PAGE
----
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A pirated World of Warcraft legacy server project takes a turn for the bizarre

by Joel Hruska

Over the last nine months, we’ve discussed the fate of the legacy server Nostalrius. The project was first created by a team of dedicated World of Warcraft players who wanted to experience the game as it existed prior to the launch of The Burning Crusade in 2007. It was then hit with a cease-and-desist order from Blizzard and forced to shutdown.

In most cases, that would’ve been the end of it. But the Nostalrius’ story was big enough that Blizzard agreed to meet the team in question, inviting them to company HQ and discussing the possibility of a legacy server project. When that meeting didn’t produce the results the Nostalrius team hoped for, the group announced it had given the Nostalrius code and character records to a different group, named Elysium. Elysium was expected to bring compatible servers online, merge the codebase, and handle character transfers.

On Saturday, Nostalrius author Viper posted to the Nostalrius message boards and, after some dithering, made the following request:

To recap: Nostalrius is requesting that Elysium, which already modified its code, basically change back. The request seems to cover both characters and server data, since Viper makes specific reference to both. While he attempts to argue that only about 10% of the 300,000 Nostalrius accounts had transferred a character to the new Elysium servers, dozens of forum posters immediately cast doubt on this, noting that the token system for transferring characters has been broken for weeks and that few people had ever had the opportunity to transfer in the first place. If nothing else, the thread seemed to make it clear plenty of people wanted to be playing their old characters but were unable to do so.

The argument Viper presents is giving Nostalrius’ source code to Elysium was a mistake, because it may have damaged the cause of getting official support for legacy servers. This isn’t exactly earth-shattering; I made a similar argument when Nostalrius announced it would give its code to Elysium. But if handing code over to Elysium and defiantly declaring that Nostalrius would do what Blizzard wouldn’t was a mistake, then politely asking a separate server to cease using said code after months of work is, at best, damned odd.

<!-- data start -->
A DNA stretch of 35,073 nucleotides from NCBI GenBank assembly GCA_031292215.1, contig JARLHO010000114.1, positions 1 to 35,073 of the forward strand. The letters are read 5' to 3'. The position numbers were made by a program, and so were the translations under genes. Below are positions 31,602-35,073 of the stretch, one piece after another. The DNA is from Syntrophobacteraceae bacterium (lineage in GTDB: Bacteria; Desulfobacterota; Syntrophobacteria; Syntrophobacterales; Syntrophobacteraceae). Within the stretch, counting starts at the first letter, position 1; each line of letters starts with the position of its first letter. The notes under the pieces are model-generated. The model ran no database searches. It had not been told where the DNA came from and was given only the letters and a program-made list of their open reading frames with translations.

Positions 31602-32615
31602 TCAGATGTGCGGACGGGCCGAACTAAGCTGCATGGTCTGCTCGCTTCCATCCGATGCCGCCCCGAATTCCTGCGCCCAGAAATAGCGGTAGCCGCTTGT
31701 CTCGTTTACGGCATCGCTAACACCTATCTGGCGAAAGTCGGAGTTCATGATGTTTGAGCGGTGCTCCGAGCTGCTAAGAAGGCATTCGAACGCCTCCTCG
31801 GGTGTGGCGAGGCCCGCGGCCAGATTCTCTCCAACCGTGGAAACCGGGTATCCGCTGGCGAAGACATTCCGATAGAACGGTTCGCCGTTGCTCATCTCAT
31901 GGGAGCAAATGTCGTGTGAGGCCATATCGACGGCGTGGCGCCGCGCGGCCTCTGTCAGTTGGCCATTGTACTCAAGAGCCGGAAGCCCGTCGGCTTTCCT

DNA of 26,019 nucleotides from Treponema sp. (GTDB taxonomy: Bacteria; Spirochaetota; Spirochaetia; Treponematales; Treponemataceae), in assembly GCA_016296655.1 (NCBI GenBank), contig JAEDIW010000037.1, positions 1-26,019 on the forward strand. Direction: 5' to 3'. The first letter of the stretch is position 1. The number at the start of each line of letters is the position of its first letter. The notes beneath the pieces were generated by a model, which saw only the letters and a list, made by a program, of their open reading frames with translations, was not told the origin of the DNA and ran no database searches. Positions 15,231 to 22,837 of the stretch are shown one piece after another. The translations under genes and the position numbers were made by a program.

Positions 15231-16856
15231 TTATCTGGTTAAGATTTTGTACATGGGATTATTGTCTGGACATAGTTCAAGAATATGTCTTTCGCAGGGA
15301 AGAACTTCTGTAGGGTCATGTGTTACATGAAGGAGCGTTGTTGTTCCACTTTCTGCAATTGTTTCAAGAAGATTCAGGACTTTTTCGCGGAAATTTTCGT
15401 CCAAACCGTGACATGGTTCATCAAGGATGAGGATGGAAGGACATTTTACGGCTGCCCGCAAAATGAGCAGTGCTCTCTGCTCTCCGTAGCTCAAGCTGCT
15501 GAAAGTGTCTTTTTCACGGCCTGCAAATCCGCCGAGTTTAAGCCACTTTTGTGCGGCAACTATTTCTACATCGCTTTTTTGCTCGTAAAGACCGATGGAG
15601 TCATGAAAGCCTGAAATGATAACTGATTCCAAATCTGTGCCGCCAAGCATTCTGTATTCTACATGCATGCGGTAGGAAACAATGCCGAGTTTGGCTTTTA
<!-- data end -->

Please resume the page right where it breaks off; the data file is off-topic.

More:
Elysium has announced that it will transition to a new core, codenamed “Anathema.” Nostalrius characters that had already transferred to the server are expected to remain, but the Nostalrius-donated core will be removed. The team claims the game will improve as a result of this transition, and writes: “Nostalrius handed us the torch, we have no intention of putting it out.”

The full Nostalrius thread is here, though it’s a veritable hotbed of conspiracy theorizing and insult-hurling. Explanations for this about-face are thin on the ground, but that hasn’t stopped people from arguing that Blizzard must have some dirt on the Nostalrius devs, as if Mike Morhaime was Jason Bourne.

The legacy server issue has faltered

Part of the reason why the legacy server movement isn’t sparking as much interest as it did is because Legion is generally considered to be a much better expansion than was. But part of it, I think, is because it’s genuinely difficult to imagine what a sustained legacy server initiative would look like. I won’t deny I’d enjoy running some old raids again, but would I really want to level up to 60 the “old” way, knowing that eventually, my guild is going to have Onyxia, Molten Core, AQ40, and even Naxxramas on farm status? What happens afterwards? True, it would take years for a server to get to this point, but Blizzard built Warcraft for the long haul and they’re still minting money, 12 years later.

Legion’s gorgeous environments have won the game praise, but the gameplay is solid as well.

One of the features Legion implemented is known as “Timewalking.” Every few weeks, a set of Timewalking dungeons from a specific expansion are available. Characters who play them are scaled downward to match level-equivalent abilities, and while the dungeons still tend to be easier than they were back in the day, it’s a useful way to showcase older content and give players the experience of running these instances. I don’t know that Blizzard added the feature to appease legacy server fans, but it does give players the option to revisit old dungeons in similar fashion.

The fundamental problem with legacy servers is that they attempt to freeze the game in time, when much of the appeal of an MMO is based on the idea that you pay a monthly fee in exchange for eventually accessing new content. Unless Blizzard wants to launch legacy servers for each of its previous expansions, its hard to see how the payment structure would function. The fact that Nostalrius and Elysium are still functional at all is evidence that Blizzard isn’t attacking this problem as heavily as it could, but these initiatives can only continue to exist until Blizzard says otherwise.



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